Core components of this pandemic SAFETY Act–like liability protection statute should include the following:
- It should apply to all businesses without regard to size or for-profit or not-for-profit status;
- The liability limits should require the dismissal of claims based on negligent implementation of pandemic mitigation or response measures, as well as product liability claims for the development or sale of anti-pandemic tools not covered by the PREP Act;
- Businesses should be able to obtain these protections through one of two methods:
- They can proactively apply for the protections through a SAFETY Act–like review process administered either by DHS or the Department of Health and Human Services, which, if a “Certification” is granted, should result in automatic and immediate dismissal or, if a “Designation” is granted, should result in an automatic cap on damages; or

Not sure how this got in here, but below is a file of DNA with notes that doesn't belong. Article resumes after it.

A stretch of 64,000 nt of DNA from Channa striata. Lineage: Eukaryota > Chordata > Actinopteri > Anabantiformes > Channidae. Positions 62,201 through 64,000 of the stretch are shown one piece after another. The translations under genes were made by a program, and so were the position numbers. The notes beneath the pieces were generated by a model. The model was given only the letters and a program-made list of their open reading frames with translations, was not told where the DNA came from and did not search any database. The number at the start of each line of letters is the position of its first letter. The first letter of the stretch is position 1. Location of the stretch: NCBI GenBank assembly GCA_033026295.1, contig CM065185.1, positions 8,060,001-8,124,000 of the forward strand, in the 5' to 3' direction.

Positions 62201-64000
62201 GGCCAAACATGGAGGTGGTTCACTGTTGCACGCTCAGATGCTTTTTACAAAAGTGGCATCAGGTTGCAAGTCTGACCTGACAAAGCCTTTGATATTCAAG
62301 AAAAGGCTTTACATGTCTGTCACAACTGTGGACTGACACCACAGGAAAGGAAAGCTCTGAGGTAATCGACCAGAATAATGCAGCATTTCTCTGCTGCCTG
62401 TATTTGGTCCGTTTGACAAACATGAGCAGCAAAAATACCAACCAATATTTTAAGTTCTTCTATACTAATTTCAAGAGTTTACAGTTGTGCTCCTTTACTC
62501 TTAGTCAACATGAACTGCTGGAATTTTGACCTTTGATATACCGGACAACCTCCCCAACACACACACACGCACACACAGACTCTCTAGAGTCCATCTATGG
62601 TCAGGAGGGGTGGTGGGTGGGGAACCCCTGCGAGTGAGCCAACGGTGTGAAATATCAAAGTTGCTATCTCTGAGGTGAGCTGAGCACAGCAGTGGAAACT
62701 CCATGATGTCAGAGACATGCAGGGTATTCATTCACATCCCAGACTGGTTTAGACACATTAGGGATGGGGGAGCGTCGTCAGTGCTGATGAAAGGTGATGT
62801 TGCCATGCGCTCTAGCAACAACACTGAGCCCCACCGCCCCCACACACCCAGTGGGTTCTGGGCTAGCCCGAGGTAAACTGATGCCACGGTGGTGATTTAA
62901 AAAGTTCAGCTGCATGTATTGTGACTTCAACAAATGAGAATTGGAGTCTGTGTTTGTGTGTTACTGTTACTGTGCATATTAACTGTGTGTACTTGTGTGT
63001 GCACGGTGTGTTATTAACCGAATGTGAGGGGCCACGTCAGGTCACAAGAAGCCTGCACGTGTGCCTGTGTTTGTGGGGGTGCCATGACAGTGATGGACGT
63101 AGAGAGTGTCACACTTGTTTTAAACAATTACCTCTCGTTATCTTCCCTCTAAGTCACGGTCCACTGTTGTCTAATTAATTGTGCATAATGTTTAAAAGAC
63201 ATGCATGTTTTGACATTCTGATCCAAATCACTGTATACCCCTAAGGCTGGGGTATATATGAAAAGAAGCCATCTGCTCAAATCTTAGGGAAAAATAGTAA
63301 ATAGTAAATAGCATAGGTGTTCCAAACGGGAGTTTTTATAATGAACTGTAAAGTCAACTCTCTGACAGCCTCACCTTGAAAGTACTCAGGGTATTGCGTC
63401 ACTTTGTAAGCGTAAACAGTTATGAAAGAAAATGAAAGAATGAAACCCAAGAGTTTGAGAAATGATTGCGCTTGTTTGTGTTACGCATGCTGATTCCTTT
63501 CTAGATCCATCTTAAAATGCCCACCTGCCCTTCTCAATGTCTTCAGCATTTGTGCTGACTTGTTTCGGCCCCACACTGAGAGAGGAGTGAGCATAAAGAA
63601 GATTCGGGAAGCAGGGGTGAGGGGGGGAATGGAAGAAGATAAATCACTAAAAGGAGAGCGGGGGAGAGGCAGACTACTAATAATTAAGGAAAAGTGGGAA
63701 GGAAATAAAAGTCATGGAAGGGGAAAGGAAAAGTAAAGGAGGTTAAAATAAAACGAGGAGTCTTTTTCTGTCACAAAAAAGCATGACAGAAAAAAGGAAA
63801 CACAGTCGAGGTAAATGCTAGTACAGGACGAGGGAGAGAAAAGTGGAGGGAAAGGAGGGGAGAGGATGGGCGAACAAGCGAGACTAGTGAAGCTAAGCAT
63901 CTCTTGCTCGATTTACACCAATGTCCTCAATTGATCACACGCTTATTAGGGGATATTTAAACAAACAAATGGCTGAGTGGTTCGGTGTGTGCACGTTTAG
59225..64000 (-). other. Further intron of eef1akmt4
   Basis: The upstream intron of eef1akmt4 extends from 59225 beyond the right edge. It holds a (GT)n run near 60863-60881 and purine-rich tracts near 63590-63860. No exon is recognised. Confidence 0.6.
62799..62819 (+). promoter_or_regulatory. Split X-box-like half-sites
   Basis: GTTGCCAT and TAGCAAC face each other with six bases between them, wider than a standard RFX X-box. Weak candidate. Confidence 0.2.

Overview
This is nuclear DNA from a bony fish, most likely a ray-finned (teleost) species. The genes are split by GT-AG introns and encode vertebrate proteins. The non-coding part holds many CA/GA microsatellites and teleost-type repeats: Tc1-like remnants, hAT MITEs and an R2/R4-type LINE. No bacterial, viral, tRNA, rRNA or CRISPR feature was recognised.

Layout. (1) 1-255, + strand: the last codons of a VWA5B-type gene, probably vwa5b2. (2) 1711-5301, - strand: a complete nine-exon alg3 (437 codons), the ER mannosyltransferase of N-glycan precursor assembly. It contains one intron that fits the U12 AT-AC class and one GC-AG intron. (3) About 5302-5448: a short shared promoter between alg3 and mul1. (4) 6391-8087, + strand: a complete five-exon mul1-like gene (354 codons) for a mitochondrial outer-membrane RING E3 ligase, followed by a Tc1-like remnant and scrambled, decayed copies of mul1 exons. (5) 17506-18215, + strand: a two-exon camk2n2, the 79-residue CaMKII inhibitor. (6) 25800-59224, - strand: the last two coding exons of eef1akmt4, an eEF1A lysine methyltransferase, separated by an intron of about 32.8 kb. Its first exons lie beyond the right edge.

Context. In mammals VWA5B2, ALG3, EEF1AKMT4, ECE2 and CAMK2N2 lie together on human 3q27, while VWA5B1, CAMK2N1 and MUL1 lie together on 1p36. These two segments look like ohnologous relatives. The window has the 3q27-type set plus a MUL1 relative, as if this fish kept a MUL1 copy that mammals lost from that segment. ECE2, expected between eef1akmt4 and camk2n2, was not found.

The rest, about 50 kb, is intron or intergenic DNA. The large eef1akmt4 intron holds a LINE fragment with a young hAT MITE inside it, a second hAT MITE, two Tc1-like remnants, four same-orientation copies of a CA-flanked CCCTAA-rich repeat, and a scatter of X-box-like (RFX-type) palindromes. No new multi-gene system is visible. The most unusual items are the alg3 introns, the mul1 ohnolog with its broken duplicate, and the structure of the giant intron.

- The business can demonstrate to a presiding judge even before being required to file its answer to a complaint that it was implementing reasonable pandemic mitigation strategies at the time of the injury in question, with “reasonable” being defined as following pandemic mitigation strategies as set forth in regulations, best practices, or guidance issued by federal or state health officials;
- Liability protections granted for pandemic mitigation measures through the application process should be retroactive to the time when first implemented, including for mitigation measures implemented before the submission of any application;
- Liability protections should not apply when:
- A plaintiff can demonstrate that the business committed willful misconduct in the course of implementing its procedures or
- A plaintiff can demonstrate that the defendant committed fraud during the application process for administrative review.
- Any and all Coronavirus-related claims relating to this type of liability protection should be heard exclusively in a federal court, and federal preemption should be applied to any contrary state laws;